Wednesday, June 23, 2010

Food neophobia

According to research done in the U.K., up to 80% of children inherit their fear of new foods from their parents. Unfortunately, these children will avoid healthy foods like fruits and vegetables preferring to stick with less healthy but familiar foods. We all know children who reject even the idea of tackling Brussels sprouts, cabbage and cauliflower. The advice offered to overcome food neophobia is to keep serving the new food alongside food that your children are familiar with and happy to eat. Once they gain familiarity with the food, and are comfortable about it being on their plate, they may try a nibble

What intrigues me is: when we weaned our babies, didn’t we start them on strained fruits and vegetables? I know I started my children on carrots, then I added courgettes and potatoes, etc. Over time, the only thing that changed was the coarseness of the mix. Mind you, my children have never suffered with neophobia. My eldest, who used to love all her veg mashed together with the addition of a little gravy or marmite, did get fussy for a while. Then everything had to be separate on the plate – and spaced from everything else. But she did eat it all.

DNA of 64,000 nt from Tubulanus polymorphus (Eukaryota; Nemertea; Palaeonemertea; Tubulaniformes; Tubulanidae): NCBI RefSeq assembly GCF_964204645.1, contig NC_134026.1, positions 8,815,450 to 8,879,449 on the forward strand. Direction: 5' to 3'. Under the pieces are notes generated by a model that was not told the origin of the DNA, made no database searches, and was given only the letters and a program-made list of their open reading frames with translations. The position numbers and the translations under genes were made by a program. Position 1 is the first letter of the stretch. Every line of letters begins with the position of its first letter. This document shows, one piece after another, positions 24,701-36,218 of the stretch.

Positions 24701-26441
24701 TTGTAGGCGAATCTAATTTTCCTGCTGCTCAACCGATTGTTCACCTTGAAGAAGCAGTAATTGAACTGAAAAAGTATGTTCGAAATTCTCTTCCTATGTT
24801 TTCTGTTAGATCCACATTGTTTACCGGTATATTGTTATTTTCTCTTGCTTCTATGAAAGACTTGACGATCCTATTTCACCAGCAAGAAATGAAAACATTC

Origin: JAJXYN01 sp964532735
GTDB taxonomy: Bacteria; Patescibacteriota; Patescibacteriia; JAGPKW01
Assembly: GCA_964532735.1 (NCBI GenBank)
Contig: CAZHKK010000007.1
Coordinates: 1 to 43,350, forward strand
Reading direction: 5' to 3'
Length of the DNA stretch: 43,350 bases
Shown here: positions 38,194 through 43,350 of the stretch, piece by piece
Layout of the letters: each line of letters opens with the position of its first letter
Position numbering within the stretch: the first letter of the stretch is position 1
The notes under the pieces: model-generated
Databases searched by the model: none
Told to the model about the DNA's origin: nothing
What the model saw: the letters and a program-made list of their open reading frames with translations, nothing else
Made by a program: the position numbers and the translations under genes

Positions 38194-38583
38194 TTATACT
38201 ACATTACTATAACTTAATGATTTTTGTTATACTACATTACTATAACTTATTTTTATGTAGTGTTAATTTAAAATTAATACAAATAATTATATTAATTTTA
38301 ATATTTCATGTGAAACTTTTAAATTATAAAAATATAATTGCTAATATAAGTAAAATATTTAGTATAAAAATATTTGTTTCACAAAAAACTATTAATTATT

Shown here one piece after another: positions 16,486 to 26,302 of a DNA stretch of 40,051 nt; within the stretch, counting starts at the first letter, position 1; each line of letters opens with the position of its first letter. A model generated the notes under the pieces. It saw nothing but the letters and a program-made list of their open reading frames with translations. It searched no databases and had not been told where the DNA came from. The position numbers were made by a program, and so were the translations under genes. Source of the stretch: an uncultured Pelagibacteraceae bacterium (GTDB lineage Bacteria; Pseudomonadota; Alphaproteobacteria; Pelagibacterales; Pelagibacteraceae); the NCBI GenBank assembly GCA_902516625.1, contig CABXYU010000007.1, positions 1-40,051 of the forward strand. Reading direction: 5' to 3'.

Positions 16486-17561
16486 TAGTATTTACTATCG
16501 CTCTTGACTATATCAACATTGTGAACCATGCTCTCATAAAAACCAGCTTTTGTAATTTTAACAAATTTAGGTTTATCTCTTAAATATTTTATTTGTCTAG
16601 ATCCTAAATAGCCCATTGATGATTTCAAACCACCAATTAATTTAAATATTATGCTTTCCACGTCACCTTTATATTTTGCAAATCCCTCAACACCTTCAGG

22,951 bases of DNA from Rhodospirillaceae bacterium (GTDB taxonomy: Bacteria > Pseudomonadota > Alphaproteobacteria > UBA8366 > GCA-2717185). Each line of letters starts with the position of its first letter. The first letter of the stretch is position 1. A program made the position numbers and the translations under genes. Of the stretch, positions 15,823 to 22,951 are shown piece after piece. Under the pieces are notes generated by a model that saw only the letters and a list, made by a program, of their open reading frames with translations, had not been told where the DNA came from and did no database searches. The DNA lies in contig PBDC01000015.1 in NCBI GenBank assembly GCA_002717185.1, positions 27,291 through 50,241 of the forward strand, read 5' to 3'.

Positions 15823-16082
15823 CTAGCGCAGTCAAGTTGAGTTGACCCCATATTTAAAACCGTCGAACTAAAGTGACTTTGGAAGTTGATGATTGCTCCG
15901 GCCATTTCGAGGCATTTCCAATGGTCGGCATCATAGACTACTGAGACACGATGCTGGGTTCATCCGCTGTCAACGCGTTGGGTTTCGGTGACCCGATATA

My middle child appeared to stop eating for a while, just long enough for me to wonder if she might be anorexic. But she started eating again after about four days, and even ate enough to make up for lost time! Years later, when she went onto the ‘maintenance’ program with Weight Watchers and continued to lose weight at a rapid rate, her lecturer even asked her if she was anorexic… her reply was that she loved food far too much for that to be the case!

My son was only ever picky about fish – which came about because he always seemed to get at least one bone in his serving. He has overcome this with age, and now enjoys fish.

The moral? Start them out right. Fresh fruit and veg, preferably prepared at home, from the very first meal. Why would they ever look askance at a vegetable?

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